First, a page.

At its simplest, custody is the responsibility for care. Legal custody has two parts: (1) physical custody and (2) authority. Legal custody comes in five types: (1) joint, (2) shared, (3) split, (4) sole, and (5) guardianship.
Joint, shared and split custody usually refer to arrangements between parents. Sole custody refers to situations when one parent gets custody, while the other parent has limited rights. Guardianship contemplates non-parent custody of a child, including foster care and institutionalization.
Physical Custody and Authority Over the Child
Physical custody is the responsibility for the physical supervision and care of a child. It means being in charge of where the child goes, who they are with, what they do, and what happens to them. During a parent's physical custody time, the parent is in charge of the child's body.
The law favors splitting physical custody time between both parents on a 50/50 basis, if possible. This physical custody schedule attempts to encourage shared care of the child.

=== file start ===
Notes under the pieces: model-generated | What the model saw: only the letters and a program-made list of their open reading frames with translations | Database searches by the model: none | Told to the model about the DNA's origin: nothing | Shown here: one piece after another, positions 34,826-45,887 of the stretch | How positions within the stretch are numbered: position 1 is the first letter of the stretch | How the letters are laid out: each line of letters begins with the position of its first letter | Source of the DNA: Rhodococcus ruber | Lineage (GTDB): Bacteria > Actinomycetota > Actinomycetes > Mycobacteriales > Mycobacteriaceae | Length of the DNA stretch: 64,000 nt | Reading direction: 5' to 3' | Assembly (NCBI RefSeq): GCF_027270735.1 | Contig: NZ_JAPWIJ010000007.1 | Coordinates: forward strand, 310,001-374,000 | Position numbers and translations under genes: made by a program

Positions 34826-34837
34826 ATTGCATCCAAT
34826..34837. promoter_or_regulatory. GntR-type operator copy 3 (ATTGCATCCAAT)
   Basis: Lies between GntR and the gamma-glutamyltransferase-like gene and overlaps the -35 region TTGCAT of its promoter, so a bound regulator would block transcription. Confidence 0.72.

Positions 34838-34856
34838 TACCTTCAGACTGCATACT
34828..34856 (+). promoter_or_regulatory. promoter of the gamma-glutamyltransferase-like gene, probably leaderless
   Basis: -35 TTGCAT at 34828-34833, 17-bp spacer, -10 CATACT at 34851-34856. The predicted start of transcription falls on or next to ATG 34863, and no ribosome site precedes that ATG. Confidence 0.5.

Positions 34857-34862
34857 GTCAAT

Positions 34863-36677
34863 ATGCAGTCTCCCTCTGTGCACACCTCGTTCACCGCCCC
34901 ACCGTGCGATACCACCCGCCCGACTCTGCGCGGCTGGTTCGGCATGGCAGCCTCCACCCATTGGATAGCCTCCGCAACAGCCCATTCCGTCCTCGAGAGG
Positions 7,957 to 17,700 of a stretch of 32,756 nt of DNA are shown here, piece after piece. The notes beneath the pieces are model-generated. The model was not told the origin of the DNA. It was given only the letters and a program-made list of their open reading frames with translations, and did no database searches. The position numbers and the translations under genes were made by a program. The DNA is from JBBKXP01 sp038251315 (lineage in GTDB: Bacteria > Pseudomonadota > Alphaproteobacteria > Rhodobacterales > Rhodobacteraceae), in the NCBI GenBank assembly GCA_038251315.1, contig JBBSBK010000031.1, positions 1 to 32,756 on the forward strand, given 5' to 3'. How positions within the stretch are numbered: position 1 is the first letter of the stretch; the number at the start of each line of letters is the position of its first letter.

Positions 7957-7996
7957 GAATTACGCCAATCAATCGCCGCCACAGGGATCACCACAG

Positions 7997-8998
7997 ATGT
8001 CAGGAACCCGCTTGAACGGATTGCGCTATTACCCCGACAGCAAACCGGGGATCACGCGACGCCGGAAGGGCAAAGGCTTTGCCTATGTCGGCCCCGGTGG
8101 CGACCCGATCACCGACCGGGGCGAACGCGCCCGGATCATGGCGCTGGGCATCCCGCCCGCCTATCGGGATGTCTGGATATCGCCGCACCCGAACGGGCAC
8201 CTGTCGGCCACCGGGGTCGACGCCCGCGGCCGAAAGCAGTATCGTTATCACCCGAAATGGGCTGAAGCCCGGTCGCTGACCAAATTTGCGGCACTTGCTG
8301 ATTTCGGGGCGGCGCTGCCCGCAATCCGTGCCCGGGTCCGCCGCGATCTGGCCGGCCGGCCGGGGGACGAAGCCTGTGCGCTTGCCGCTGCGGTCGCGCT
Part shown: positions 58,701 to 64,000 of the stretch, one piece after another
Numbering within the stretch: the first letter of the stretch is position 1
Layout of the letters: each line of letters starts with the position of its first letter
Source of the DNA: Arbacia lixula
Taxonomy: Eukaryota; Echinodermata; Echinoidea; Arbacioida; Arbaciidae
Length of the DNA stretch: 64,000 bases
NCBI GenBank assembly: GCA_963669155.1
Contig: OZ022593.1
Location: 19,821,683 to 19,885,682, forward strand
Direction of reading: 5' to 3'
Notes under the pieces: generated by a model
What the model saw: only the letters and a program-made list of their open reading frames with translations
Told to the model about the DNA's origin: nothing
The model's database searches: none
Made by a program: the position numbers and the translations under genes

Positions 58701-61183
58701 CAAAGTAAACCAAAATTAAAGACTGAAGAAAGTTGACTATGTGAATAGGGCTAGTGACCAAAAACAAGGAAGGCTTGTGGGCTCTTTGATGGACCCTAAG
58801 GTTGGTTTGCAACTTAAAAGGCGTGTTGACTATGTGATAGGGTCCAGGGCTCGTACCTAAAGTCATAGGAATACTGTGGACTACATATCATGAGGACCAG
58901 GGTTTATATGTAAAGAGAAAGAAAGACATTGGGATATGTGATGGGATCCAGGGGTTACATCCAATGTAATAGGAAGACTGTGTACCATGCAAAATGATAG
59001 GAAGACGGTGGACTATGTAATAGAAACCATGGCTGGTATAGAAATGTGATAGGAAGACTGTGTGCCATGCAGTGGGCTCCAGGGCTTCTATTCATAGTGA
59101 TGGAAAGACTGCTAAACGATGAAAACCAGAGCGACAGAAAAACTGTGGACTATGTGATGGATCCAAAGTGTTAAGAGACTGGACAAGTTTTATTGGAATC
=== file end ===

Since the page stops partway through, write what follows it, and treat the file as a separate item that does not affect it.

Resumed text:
For many reasons, 50/50 division of physical custody is not always possible. When it's not, the child should have close, frequent, and ongoing contact with both parents.
Authority is the responsibility for decisions about the child. This might include decisions about the physical custody of the child. Authority contemplates decisions like where the child will go to school or church. It also includes decisions like which sports or programs the child participates in. Medical care and discipline decisions are also part of parental authority.
The law favors dividing authority between both parents as well. Joint custody is when parents share approximately equal physical custody and authority.
Joint, Shared, Split, and Sole Custody
Joint, shared, and split custody describe the different ways to divide custody. Physical custody and decision-making authority differ between each type of custody. The differences are described below.